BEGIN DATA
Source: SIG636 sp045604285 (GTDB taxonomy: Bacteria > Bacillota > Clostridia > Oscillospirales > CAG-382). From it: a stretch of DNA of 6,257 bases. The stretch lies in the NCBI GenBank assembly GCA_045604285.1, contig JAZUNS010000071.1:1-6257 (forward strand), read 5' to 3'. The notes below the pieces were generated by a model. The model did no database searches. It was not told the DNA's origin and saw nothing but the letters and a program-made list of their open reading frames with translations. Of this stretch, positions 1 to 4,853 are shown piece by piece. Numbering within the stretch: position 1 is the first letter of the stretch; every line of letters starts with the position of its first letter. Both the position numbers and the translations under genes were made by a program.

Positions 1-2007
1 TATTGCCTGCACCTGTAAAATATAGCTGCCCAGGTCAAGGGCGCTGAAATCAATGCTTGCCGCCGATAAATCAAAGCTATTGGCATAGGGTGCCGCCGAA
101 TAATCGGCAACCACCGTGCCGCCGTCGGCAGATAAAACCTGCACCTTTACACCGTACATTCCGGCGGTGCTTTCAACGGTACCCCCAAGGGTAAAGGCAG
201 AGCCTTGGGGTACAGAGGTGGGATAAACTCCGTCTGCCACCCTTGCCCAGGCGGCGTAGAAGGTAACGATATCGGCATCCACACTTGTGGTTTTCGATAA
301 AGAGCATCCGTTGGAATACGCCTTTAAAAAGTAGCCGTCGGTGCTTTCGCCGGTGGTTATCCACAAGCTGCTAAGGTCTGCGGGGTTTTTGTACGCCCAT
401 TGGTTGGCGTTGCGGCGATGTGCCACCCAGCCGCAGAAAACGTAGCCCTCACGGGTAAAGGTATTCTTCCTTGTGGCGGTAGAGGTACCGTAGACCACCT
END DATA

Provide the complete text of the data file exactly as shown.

Source: SIG636 sp045604285 (GTDB taxonomy: Bacteria > Bacillota > Clostridia > Oscillospirales > CAG-382). From it: a stretch of DNA of 6,257 bases. The stretch lies in the NCBI GenBank assembly GCA_045604285.1, contig JAZUNS010000071.1:1-6257 (forward strand), read 5' to 3'. The notes below the pieces were generated by a model. The model did no database searches. It was not told the DNA's origin and saw nothing but the letters and a program-made list of their open reading frames with translations. Of this stretch, positions 1 to 4,853 are shown piece by piece. Numbering within the stretch: position 1 is the first letter of the stretch; every line of letters starts with the position of its first letter. Both the position numbers and the translations under genes were made by a program.

Positions 1-2007
1 TATTGCCTGCACCTGTAAAATATAGCTGCCCAGGTCAAGGGCGCTGAAATCAATGCTTGCCGCCGATAAATCAAAGCTATTGGCATAGGGTGCCGCCGAA
101 TAATCGGCAACCACCGTGCCGCCGTCGGCAGATAAAACCTGCACCTTTACACCGTACATTCCGGCGGTGCTTTCAACGGTACCCCCAAGGGTAAAGGCAG
201 AGCCTTGGGGTACAGAGGTGGGATAAACTCCGTCTGCCACCCTTGCCCAGGCGGCGTAGAAGGTAACGATATCGGCATCCACACTTGTGGTTTTCGATAA
301 AGAGCATCCGTTGGAATACGCCTTTAAAAAGTAGCCGTCGGTGCTTTCGCCGGTGGTTATCCACAAGCTGCTAAGGTCTGCGGGGTTTTTGTACGCCCAT
401 TGGTTGGCGTTGCGGCGATGTGCCACCCAGCCGCAGAAAACGTAGCCCTCACGGGTAAAGGTATTCTTCCTTGTGGCGGTAGAGGTACCGTAGACCACCT